Notification services remained useful and relevant – particularly reminders to activate the alarm system at set times to avoid heading into the darker hours of the night without an active alarm.

Another consideration that performed well (and was uniquely South African) is the fact that Olarm can continue to function during loadshedding by running off an alarm panel’s existing battery. The unit is capable of using multiple networks to operate when connections are spotty – though an added benefit is that the entire system could remain online seamlessly if you have a battery connected to your fibre router and ONT. The system will further issue an alert if your alarm battery fails.

Verdict

The Olarm Pro is perhaps one of the most different devices we’ve reviewed in 2021, and for good reason – it fills a particular niche in the average South African home.

Olarm is a well-designed, well-conceptualized device that feels like the most natural extension to a home alarm, and is capable of bringing even dated setups into a whole new orbit.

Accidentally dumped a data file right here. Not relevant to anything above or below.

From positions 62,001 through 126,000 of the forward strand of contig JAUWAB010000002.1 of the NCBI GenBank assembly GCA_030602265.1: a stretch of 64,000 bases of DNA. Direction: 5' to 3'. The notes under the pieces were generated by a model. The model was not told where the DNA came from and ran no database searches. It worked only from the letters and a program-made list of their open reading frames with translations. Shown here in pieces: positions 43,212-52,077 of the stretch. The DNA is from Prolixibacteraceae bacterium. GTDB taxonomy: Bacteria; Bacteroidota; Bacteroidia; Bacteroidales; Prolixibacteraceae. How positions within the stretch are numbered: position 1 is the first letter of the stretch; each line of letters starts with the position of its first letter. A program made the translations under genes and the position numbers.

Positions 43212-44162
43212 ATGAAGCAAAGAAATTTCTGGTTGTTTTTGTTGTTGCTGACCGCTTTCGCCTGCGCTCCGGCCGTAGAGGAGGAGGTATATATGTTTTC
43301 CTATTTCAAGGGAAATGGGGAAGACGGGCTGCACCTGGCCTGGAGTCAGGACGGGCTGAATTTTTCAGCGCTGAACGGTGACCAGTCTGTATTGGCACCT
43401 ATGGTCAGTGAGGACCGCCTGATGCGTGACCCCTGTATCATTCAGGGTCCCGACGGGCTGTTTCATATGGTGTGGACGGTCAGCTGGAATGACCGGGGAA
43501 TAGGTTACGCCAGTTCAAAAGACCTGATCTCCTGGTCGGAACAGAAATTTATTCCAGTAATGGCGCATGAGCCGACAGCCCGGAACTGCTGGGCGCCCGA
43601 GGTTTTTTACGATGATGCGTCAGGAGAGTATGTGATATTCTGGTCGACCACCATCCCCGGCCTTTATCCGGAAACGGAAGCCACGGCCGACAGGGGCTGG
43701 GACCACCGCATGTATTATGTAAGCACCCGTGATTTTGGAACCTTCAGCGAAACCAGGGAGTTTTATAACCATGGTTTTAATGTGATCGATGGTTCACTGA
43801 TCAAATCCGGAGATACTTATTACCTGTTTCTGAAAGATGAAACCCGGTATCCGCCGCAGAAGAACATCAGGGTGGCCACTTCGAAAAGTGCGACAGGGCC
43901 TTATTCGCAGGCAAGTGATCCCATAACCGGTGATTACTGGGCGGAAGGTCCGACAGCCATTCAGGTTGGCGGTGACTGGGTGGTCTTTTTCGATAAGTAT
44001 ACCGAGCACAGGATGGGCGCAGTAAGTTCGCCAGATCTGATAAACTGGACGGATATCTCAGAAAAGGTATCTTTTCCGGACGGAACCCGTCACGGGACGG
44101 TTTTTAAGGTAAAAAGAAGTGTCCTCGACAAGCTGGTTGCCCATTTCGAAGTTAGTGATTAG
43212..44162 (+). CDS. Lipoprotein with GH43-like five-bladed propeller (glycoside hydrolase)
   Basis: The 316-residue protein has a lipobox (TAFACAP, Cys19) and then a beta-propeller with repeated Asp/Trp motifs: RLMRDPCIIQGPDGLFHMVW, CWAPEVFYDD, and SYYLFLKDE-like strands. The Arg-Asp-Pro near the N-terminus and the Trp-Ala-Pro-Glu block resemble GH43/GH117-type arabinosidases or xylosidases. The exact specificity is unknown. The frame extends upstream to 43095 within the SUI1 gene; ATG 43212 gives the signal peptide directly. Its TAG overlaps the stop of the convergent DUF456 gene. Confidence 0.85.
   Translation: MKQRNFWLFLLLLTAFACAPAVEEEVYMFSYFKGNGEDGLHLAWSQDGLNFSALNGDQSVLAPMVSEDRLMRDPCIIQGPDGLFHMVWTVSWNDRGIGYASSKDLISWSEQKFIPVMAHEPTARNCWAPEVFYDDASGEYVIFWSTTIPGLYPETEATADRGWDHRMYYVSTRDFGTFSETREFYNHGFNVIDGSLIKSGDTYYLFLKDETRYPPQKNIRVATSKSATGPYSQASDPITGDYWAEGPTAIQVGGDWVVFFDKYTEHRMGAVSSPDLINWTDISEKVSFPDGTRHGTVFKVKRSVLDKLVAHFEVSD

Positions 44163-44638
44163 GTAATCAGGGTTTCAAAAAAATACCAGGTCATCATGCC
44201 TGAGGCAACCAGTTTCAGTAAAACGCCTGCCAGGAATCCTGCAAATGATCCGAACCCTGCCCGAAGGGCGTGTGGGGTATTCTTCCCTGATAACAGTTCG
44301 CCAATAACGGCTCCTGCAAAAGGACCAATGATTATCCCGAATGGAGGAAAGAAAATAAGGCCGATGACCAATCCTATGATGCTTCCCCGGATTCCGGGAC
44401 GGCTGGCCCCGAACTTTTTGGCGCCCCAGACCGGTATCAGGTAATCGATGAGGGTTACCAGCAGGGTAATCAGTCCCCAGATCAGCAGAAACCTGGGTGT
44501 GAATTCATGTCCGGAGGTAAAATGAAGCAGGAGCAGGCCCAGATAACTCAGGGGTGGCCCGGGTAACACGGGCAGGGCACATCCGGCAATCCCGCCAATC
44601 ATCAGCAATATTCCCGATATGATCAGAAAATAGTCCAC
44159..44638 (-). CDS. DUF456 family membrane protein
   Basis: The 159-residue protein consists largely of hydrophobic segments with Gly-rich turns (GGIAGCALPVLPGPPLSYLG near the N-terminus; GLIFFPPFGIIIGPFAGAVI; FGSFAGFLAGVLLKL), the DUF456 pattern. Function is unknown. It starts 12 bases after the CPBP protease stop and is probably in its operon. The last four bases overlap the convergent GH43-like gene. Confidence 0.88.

It’s rare to say that a product fits the bill it was made for – but that’s exactly what Olarm does. The device offers more control, and more remote power to existing alarm setups – and thoughtful features and meaningful abilities enhance the profile of the device.

Perhaps the major stumbling block the device faces is just how prepared you – as the consumer – are prepared to spend in the name of bringing your alarm system online. However, if you’re seeking a means to access your alarm system remotely, we have little difficulty in recommending Olarm.

Between user management features, a thoughtful offering for armed response firms, control of multiple zones, and the general use case of accessing and controlling your alarm over the internet, you’d be far and away in good hands.

With Olarm, there’s no reason to reconfigure, replace, or update your existing alarm for internet connectivity – and the features the platform offers outshine comparative IP modules you could readily purchase for your home alarm.

For these reasons, we find Olarm a great investment for the security-conscious home-owner – and a device that gives great peace of mind while selling at an accessible price point.

Disclaimer: To facilitate this review, we were provided with an Olarm Pro unit that was installed by Olarm’s technical team, as well as a 3-month free trial Olarm subscription to use the service in its entirety. To purchase or subscribe to Olarm through a supported installer or armed response provider, click here.